Film fests may not be vital offshoots of the Arab Spring, yet they symbolize a region’s health. Even countries not directly participating in the Arab revolutions are being affected by tricky political currents. Cancellations, administrative shake-ups and information blackouts have become the norm in many Arab fests, with ambiguity seemingly the fall-back mode.
The most recent upheaval was in Abu Dhabi, where Peter Scarlett exited as exec director in August after members of his team were cut following Cannes in May. Though Ali Al Jabri was appointed fest head and programmers are still in place, including esteemed Arab curator Intishal Al-Timimi, a confusing wall of silence from umbrella org Twofour54 has left the industry uncertain of plans just two months before the fest unspools.
In July, the Doha Film Institute’s exec director Amanda Palmer announced her surprise departure; her replacement has yet to be named, though the fest is expanding to eight days.
Only Dubai seems immune from turbulence in the Gulf.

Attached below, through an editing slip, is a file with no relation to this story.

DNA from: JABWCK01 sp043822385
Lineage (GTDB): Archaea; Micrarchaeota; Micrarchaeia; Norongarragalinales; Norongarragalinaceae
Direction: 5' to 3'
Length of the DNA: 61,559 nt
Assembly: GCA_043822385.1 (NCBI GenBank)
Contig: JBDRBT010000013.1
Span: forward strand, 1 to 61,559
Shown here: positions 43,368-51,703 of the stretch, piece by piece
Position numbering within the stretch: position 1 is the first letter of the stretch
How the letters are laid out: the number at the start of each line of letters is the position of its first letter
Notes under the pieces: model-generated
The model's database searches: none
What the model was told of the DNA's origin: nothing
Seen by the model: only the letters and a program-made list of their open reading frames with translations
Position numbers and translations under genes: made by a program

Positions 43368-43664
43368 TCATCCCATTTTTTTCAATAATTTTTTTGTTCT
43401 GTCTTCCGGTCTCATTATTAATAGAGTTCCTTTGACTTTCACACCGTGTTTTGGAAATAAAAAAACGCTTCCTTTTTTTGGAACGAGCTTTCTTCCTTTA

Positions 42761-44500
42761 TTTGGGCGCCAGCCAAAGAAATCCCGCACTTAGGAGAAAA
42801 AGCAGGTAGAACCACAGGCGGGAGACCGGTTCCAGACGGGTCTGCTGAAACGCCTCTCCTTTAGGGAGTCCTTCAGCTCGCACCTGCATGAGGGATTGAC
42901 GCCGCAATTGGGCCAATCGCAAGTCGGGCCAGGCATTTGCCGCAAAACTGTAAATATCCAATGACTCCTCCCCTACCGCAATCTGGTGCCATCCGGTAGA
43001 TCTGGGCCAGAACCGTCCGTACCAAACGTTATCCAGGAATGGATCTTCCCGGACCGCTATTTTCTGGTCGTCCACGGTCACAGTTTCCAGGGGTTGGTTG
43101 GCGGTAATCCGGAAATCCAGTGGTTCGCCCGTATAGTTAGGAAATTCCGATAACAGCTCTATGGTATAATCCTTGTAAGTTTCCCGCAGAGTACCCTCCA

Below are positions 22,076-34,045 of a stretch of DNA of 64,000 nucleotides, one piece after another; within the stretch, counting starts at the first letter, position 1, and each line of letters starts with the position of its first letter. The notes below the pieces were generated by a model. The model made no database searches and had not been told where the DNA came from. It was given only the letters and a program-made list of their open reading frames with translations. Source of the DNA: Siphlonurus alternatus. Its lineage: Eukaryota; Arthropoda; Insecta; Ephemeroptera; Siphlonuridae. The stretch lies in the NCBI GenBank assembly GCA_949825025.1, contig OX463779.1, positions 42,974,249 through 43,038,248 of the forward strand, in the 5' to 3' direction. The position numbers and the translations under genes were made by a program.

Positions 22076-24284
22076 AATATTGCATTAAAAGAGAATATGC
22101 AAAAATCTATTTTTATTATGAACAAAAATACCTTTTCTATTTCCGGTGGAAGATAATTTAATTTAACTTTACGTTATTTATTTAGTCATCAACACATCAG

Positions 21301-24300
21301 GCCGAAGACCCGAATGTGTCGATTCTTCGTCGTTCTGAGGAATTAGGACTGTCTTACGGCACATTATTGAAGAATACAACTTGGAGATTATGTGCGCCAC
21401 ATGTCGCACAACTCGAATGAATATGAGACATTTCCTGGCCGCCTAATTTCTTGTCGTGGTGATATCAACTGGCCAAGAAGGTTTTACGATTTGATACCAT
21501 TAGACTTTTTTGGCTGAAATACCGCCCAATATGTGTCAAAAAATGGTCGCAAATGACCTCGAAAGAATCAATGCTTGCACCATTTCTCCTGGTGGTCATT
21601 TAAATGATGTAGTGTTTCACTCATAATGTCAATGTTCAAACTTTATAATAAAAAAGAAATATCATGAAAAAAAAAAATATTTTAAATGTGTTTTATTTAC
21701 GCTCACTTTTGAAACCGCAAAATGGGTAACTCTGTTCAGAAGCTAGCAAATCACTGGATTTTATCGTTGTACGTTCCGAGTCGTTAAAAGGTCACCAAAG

Meanwhile, Damascus remains shuttered for the second year, while a proposed docu fest in Libya’s capital, Tripoli, never got off the ground. Security concerns in both cases made realization impossible, also one of the reasons for cancelling last year’s Cairo’s fest. Plagued by haphazard management and the onerous influence of the Ministry of Culture, the Cairo fest, skedded for a late November start, was freshly reconstituted under a new foundation headed by respected former artistic topper Youssef Cherif Rizkallah. It’s supported by the Egyptian Film Center with only administrative assistance from the ministry, yet political infighting threatens to derail plans as of press time.
Fortunately, Luxor’s Egyptian and European Film Festival, unspooling Sept. 17-22, is on track.
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